Clinical features The clinical presentation of chordomas varies with tumor location, since these lesions are slow-growing and can be locally destructive. Cranial tumors frequently present initially with headaches and diplopia. Symptoms can evolve to include cranial nerve palsies, visual loss, seizures, extremity weakness or numbness, neck pain, nasal congestion, or dysphagia as adjacent structures are progressively infiltrated or compressed4. On the other hand, chordomas of the spine and sacrococcygeal region usually present with local pain or with signs of neural compression, such as radiculitis, bowel or urinary incontinence, or sexual dysfunction. In advanced cases of sacrococcygeal disease, the mass can be palpated during rectal or gynecologic examination5,6. In addition to classic clinical features, imaging plays an important role in establishing a correct diagnosis. Chordomas often appear on plain films as a destructive bone lesion with associated soft tissue calcification7,8. In contrasted computed tomography (CT) scans, chordomas usually show as a contrast-enhancing, lytic, or mixed bony lesion. They often have a myxoid component that is seen as a well-demarcated soft tissue mass containing areas of hypodensity. Their overall density is comparable to that of muscle, and calcifications are usually present, particularly in the sacrococcygeal area9,10. On magnetic resonance imaging (MRI), chordomas are hypointense or isointense on T1-weighted sequences and hyperintense on T2-weighted sequences. They tend to enhance heterogeneously with gadolinium, creating a lobulated “honeycomb” appearance11. This is due to fluid, including gelatinous mucoid substance, old hemorrhage, or areas of necrosis within the tumor. Unlike osteosarcomas and chondrosarcomas of the spine, chordomas often involve the intervertebral disk as they invade adjacent vertebral segments, and they exhibit decreased or normal isotope uptake on scintigraphic studies5,12. Despite fairly recognizable features on imaging, a timely diagnosis is often difficult to make. This is due mainly to the insidious nature of these tumors, as they frequently present with lingering chronic headaches or back pain that does not prompt patients to seek medical attention immediately13. In addition, sacral lesions may go undetected on imaging, as CT and MRI scans often do not extend below the S2 level unless specifically ordered5.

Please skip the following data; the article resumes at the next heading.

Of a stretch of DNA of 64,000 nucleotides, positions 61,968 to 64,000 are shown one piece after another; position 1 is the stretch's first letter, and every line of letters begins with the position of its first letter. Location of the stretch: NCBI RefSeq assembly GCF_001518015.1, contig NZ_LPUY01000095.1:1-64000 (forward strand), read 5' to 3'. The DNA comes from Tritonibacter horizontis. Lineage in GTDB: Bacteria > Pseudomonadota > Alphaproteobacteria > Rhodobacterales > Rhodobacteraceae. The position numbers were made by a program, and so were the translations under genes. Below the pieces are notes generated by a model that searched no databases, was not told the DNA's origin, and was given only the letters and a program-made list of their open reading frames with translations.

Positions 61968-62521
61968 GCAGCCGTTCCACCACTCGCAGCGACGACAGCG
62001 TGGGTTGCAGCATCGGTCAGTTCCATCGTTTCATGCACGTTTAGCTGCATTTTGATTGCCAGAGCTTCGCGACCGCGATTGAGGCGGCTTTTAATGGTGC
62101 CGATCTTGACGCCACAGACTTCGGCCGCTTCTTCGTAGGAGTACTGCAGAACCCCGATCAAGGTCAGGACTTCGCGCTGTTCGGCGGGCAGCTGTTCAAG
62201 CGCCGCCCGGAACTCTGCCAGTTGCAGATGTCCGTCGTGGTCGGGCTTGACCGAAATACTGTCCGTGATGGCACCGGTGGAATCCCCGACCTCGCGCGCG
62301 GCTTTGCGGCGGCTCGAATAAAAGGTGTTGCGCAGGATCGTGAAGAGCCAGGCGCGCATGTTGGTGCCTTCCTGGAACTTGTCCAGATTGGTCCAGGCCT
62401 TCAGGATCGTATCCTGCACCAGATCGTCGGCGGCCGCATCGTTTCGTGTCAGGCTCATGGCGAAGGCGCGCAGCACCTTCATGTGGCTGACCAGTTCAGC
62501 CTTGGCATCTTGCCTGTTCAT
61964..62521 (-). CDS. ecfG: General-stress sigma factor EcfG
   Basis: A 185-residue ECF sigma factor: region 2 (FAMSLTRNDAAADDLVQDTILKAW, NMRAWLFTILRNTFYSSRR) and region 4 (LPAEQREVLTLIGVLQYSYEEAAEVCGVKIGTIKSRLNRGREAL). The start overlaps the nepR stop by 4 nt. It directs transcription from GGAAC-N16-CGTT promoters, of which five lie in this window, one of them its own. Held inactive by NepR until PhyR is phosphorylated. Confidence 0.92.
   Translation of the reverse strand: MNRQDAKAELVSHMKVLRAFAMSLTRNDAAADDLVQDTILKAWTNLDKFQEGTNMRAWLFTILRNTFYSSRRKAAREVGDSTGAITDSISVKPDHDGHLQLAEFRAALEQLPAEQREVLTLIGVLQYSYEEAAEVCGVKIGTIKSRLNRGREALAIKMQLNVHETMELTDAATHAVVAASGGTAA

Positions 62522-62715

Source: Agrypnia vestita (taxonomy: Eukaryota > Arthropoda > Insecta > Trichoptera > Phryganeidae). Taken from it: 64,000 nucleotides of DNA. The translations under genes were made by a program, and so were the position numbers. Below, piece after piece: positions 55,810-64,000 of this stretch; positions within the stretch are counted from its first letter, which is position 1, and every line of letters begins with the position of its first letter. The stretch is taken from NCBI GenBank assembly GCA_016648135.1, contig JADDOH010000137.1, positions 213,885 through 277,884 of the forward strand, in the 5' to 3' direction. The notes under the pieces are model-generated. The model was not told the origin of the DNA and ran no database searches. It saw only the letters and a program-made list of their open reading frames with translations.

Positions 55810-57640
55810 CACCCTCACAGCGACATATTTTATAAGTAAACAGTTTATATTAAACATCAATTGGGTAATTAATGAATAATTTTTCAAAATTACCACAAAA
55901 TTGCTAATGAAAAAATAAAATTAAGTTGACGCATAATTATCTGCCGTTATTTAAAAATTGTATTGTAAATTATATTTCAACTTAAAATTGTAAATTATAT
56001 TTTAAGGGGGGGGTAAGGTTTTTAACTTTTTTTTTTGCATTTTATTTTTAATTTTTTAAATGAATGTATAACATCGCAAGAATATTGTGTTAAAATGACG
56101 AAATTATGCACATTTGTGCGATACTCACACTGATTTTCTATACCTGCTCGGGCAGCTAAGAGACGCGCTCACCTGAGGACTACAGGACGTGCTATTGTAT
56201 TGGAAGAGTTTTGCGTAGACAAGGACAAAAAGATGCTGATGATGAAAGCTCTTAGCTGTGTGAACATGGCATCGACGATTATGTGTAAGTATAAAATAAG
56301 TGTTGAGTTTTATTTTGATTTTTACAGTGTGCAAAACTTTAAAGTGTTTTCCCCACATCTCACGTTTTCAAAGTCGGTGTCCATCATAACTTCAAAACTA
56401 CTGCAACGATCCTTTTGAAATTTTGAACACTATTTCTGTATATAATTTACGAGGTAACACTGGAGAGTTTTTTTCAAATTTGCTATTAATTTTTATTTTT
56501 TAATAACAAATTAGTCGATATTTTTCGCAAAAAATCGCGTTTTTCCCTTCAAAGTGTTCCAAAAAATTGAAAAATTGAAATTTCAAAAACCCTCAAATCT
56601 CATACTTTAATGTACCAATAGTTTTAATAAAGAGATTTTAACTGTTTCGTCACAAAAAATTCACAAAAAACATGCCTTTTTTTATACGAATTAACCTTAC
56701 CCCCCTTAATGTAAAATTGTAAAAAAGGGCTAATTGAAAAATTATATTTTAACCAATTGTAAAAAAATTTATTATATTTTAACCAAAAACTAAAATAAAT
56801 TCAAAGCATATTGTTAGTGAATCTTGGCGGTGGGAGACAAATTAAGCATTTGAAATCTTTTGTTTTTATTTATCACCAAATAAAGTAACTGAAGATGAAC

More recently, a strong genetic link corroborating the relationship between chordomas and the notochord has been established. The “T” gene, located on chromosome 6q27, encodes the “Brachyury” protein and is an evolutionarily favored gene that plays a critical role in the development of the notochord and in defining the midline of bilaterian organisms16. Duplications in this gene have been found to confer major susceptibility in studies of familial chordomas, and its amplification has also been implicated in sporadic cases17–20. Interestingly, silencing of the Brachyury gene in chordoma cells in vitro leads to complete growth arrest and senescence21. The Brachyury gene is also implicated in various human carcinomas and could be responsible for the epithelial-mesenchymal transition allowing tumors to metastasize22–25. In addition, the uniquely high levels of expression of the Brachyury protein in chordomas have allowed scientists and labs to differentiate them from other tumors of the neuroaxis, such as chondrosarcomas, with relatively high sensitivity and specificity26–31. The degree of Brachyury expression, however, has not shown a prognostic indication in chordomas32. Recent molecular analyses have revealed additional genetic abnormalities involved in the pathogenesis of chordomas. Evidence of activation of the PI3K/AKT/TSC1/TSC2/mTOR signaling pathway was detected in chordoma cells33. On the other hand, the Stat3 pathway was found to be constitutively active in these tumors, and its level of expression was closely correlated with disease severity and survival34. Not surprisingly, aberrant epidermal growth factor receptor (EGFR) signaling has also been implicated in their pathogenesis35. Furthermore, the activation of the IGF1R and loss of MTAP, an essential enzyme in the purine salvage pathway, were also detected36. The analysis of existing chordoma cell lines has revealed additional genetic aberrations, including the loss of p16, PTEN, CDKN2a/CDKN2b, and PDCD437,38. Studies of skull base lesions have implicated losses on chromosome 1p and the FHIT gene and gains on 1q and 2p in their pathogenesis39,40. These findings demonstrate non-random genetic alterations, in which losses are more frequent than gains, and pave the way to developing targeted treatments for these tumors41. As in other neoplasms, epigenetic alterations play an important role in understanding the tumorigenesis process, but they also provide invaluable diagnostic, prognostic, and potentially therapeutic molecular tools. Duan et al. provided data on microRNA (miRNA) expression in chordomas and demonstrated several miRNAs that are differentially expressed in chordoma cell lines compared with controls42. The therapeutic potential of miRNAs is evident from multiple studies such as that by Zhang et al., in which EGFR, MET, and Bcl-xL were identified as targets of two downregulated miRNAs that, when restored, were able to inhibit cell proliferation and